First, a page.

LAUNCH OF THE ASSOCIATION FOR INTERDISCIPLINARY META-RESEARCH AND OPEN SCIENCE
THURSDAY, 7 NOVEMBER 2019
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We often think of the era of William Shakespeare and the era of Wolfgang Amadeus Mozart as being the same. But in fact, the beliefs of educated people in those two eras were very different. The average educated person in the early 1600s believed in unicorns. They believed in werewolves. They believed that the sun rotated around the Earth. The average educated person in the 1600s believed that when a murderer approached the body, it would begin to bleed. Those people believe that witches actually existed, and they believed in alchemy. Alchemy was one of the most popular beliefs of the age. Indeed, Isaac Newton spent more time studying alchemy than he did during doing physics. Keynes once said of Newton that he wasn't the first of the scientists, he was the last of the magicians. It makes you wonder what other inventions Newton could have come up with had he spent a little bit less time on alchemy.
But by 1750, all those beliefs had changed. What changed them? I want to argue tonight that it wasn't experimentation. Alchemists were forever doing experimentation, always fiddling, always mixing things. According to David Wootton, what killed alchemy was open science. Open science was a move towards publishing your results, doing your experiments in the ways others could replicate. It began to persuade the scientific community that there was no such thing as alchemy, that you couldn't turn base metals into gold. That very same tradition transformed the other views I spoke to you about before. Open science means that by the 1750s, by Mozart's era, educated people did not believe in werewolves. They did not believe in unicorns. They didn't think that a victim’s body would begin to bleed when the murderer came near. And they didn't believe in alchemy. We had a shift away from the era of the magician towards an era of the sciences.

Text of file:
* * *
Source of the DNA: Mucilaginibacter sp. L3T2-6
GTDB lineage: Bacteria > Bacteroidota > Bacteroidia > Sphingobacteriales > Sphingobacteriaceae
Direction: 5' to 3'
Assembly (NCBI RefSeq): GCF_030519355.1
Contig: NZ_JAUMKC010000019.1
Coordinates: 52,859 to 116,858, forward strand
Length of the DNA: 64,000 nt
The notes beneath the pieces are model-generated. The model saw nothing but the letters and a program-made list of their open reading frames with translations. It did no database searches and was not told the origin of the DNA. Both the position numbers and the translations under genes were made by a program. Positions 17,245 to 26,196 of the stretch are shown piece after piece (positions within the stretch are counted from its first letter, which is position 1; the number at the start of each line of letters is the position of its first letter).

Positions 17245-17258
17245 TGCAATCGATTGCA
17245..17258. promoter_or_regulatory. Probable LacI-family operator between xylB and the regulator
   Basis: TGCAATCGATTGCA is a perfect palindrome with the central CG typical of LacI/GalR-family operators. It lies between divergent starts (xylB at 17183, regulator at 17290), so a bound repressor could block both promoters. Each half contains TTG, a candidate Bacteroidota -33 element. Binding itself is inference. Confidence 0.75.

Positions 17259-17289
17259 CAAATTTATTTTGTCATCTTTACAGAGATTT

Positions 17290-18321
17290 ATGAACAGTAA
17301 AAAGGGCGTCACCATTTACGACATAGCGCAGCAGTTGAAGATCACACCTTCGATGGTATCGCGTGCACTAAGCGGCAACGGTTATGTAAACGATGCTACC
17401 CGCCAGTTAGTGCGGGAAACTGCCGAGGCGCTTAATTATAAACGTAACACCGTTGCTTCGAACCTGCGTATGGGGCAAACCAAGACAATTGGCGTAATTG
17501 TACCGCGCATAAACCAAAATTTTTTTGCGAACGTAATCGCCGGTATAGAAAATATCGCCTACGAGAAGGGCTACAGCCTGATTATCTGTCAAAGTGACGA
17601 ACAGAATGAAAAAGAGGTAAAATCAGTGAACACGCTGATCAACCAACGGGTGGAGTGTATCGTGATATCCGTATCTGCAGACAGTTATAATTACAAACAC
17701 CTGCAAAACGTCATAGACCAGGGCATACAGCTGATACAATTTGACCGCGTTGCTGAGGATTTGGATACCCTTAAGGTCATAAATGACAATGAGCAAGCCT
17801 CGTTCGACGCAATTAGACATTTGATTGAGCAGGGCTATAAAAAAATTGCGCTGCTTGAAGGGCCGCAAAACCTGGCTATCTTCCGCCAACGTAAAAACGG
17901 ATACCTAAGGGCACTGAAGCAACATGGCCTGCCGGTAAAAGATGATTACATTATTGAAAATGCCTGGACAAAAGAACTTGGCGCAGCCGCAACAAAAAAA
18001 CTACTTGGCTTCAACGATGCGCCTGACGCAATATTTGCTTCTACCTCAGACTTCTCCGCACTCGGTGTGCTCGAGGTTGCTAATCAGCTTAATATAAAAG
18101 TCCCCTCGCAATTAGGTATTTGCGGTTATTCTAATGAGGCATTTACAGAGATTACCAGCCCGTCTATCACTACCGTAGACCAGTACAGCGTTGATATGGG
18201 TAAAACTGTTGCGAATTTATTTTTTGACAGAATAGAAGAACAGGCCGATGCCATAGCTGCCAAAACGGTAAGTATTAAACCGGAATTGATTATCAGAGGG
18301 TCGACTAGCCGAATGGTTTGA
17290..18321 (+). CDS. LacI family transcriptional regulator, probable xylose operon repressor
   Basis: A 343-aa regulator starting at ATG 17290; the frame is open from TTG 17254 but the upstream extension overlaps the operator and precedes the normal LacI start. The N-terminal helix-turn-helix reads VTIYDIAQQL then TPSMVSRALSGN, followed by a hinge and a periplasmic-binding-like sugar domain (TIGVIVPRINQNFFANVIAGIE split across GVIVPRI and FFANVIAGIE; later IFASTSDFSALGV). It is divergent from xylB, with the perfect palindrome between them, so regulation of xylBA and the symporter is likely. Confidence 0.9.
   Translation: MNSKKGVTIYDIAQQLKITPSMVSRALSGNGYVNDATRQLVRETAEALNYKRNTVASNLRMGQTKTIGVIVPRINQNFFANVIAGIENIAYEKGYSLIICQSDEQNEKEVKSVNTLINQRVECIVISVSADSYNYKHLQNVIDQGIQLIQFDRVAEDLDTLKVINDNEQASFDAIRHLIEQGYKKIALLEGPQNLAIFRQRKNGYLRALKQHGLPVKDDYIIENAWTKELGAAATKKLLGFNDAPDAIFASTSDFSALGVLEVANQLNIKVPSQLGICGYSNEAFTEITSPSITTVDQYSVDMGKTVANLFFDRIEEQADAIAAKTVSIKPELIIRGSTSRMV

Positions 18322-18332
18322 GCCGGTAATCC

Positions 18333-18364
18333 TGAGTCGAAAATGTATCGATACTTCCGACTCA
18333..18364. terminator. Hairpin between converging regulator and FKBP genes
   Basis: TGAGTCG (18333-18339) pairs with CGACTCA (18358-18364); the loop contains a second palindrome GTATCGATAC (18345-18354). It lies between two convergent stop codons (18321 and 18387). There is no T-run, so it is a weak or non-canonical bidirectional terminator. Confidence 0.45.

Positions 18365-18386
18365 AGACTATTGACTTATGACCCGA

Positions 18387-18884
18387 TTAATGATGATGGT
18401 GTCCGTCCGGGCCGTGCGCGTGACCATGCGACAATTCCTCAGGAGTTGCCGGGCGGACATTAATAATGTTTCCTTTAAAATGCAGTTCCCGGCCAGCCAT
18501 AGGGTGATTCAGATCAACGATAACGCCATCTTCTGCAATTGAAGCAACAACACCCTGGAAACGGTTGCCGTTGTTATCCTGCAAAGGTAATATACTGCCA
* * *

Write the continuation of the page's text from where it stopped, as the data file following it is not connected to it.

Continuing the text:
The problem is today while science has made that shift, too many areas of life still look a lot more like alchemy than science. Many business people say that they make decisions based on instincts rather than on data. Too many public policymakers make their decisions based on pure theory rather than on hard evidence. The challenge is to adopt that Enlightenment approach, and move towards doing experiments openly, sharing them and replicating them. We need to bring that philosophy to social science, to business, and public policy.
You all are at the vanguard. In some areas of business, research and policy, we are where scientific understanding was 1600. It ought not take another 150 years to get from magic to science. We can get there are a whole lot quicker, through open science, through replication and through conducting more randomised trials. Through its a combination of numeracy and modesty, open science can change the world for the better.
Authorised by Paul Erickson, ALP, Canberra.